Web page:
To me, if a dog is doing something “to please” someone, then it means that or doesn’t want to do that task in the first place – as a child I’d clean my room “to please” my mother, but you can bet I didn’t enjoy it and would rather be doing something else!  And if a dog isn’t enjoying herself, it’s often quite obvious, whether it’s the low posture and tucked tail of a dog who may have been trained with aversive tools or methods, or whether it’s the reluctance of a dog only ever trained with kibble or commercial dog treats.

Below is a photo of my with my first dog, Spirit.  I love this photo because we are engaged, you can see we’re a team – he loved playing (training) with me, and was quick to pick things up.

Spirit & I working as a team

This is what I want to see from my dogs, and from other dog/handler teams too.  Happy dog, happy handler, happy team.

Or, for a more recent example (thankfully not really featuring me!), take a look at this short video.  This was Starr’s second introduction to the balance disc, on Tuesday evening.  Her first was the night before, and she wasn’t all that sure, though we didn’t have quite as much space to play in.

What do you think?  Is she happy to play on the disc?  Would you be happy if your dog was giving you this ‘performance’ during his or her early training sessions, either with or without a piece of equipment?

What about you?  What do you like to see from your dog when you’re with them?  What do you do to get those things you like to see – do you have a special toy, special treat, or perhaps you do something that gets them excited about the training process?

 

Sheep

‘Name That Sheep’ – Alan Cleaver

Well, this has certainly been an interesting week!  I found out through a friend that a local rescue organisation had hired an electric shock collar trainer for a dog that was chasing sheep.  I posted on my Facebook page that: “Currently I’m feeling shocked and saddened that a local rescue organisation has hired an electric shock collar trainer to “cure” a dog of his sheep chasing.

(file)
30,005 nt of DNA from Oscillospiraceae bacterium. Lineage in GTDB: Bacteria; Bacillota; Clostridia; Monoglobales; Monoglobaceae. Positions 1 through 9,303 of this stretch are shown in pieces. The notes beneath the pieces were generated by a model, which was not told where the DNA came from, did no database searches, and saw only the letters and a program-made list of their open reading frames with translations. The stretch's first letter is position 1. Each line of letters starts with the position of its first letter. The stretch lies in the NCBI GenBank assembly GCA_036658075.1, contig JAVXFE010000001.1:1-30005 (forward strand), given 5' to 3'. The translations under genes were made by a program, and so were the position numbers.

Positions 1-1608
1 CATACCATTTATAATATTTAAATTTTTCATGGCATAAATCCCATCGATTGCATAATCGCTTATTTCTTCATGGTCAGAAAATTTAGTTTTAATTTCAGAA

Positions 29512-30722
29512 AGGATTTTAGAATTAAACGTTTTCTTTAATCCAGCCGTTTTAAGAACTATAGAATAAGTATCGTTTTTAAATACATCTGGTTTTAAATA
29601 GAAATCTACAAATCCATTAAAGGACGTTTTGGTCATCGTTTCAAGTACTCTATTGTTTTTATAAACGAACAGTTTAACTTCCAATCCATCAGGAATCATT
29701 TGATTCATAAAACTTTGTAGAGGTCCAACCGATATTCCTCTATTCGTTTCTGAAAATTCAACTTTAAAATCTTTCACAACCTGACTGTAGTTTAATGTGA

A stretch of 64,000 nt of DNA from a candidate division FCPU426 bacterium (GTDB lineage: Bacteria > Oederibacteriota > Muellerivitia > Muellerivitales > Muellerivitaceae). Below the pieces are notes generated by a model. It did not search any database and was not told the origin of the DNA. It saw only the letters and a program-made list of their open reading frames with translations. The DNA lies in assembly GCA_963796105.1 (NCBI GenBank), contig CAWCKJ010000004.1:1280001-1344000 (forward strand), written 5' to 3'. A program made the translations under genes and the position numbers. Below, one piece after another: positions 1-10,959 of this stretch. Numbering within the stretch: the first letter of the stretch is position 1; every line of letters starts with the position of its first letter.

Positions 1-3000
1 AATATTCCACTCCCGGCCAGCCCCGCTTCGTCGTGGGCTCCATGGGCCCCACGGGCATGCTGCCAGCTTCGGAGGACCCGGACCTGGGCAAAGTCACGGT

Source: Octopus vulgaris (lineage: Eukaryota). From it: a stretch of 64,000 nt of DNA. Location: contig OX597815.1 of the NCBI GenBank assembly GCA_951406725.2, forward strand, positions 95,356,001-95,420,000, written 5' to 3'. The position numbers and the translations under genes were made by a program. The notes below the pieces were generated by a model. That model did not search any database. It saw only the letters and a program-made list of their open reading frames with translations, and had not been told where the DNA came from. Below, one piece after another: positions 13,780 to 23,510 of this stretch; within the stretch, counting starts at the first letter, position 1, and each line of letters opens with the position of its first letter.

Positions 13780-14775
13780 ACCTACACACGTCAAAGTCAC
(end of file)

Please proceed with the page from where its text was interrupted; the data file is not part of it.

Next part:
I feel very sad for the dog, but also lucky that I will never have to resort to such dangerous and barbaric practises – in fact I currently have just the same problem with Starr, she would love to chase sheep if given the opportunity, so she’s not getting it!  Or at least not until I can take her up to my friend’s farm and start teaching her to play with sheep appropriately.”

‘Loweswater Sheep’ – mPascalj

And I mean every word of it. Starr has about 10% of the recall she needs to be off-lead, and about 1% of the recall I’d like her to have before I “let her loose”; and I’d never ever let her off lead anywhere near sheep that she was not working.  Why would I?  If a farmer thinks that a dog is worrying his sheep, he can shoot it dead on the spot, and to many farmers a dog being off lead near his sheep is more than plenty reason to shoot it…

This then brought to mind that a little while ago I was chided in the comments section of another blog.  The post was about dog training and the apparent lies therein.  The reproach came as I’d said I never had and never will use anything except a flat collar & static (i.e. fixed) harness on any of my dogs, and I have no need of telling them “no” (as in “don’t do that”).

I was told I had “so much to learn”, including “the four ways to deal with a behaviour” and “what to do with a confirmed sheep worrier”.  I did have to wonder where the common sense was – if one has a confirmed sheep worrier why would you take it anywhere near sheep?  That’s just asking for trouble, and certainly not something I would ever advise to any future potential client I may have, unless they were under the tutelage of the person who owned the sheep, and they were either a) teaching the dog to herd the sheep; or b) teaching the dog enough that he could leave the sheep entirely alone on one cue.  Note also that both of these would take more than one short lesson!

It was then that I was curtly told that I “know nothing”, and should “go out and learn” as well as “shut up” because my “lack of knowledge won’t impress anyone”.  Hmmm, yes – clearly I lack knowledge because I’m not going to take a dog who may worry livestock near the livestock, nor will I let said dog (or any dog, for that matter) off lead unless they’re working the livestock, and I certainly would never electrocute my dog for showing an interest in livestock!  Oh, how much I must have left to learn to get these sensible ideas out of my head!

‘Sheep’ mPascalj’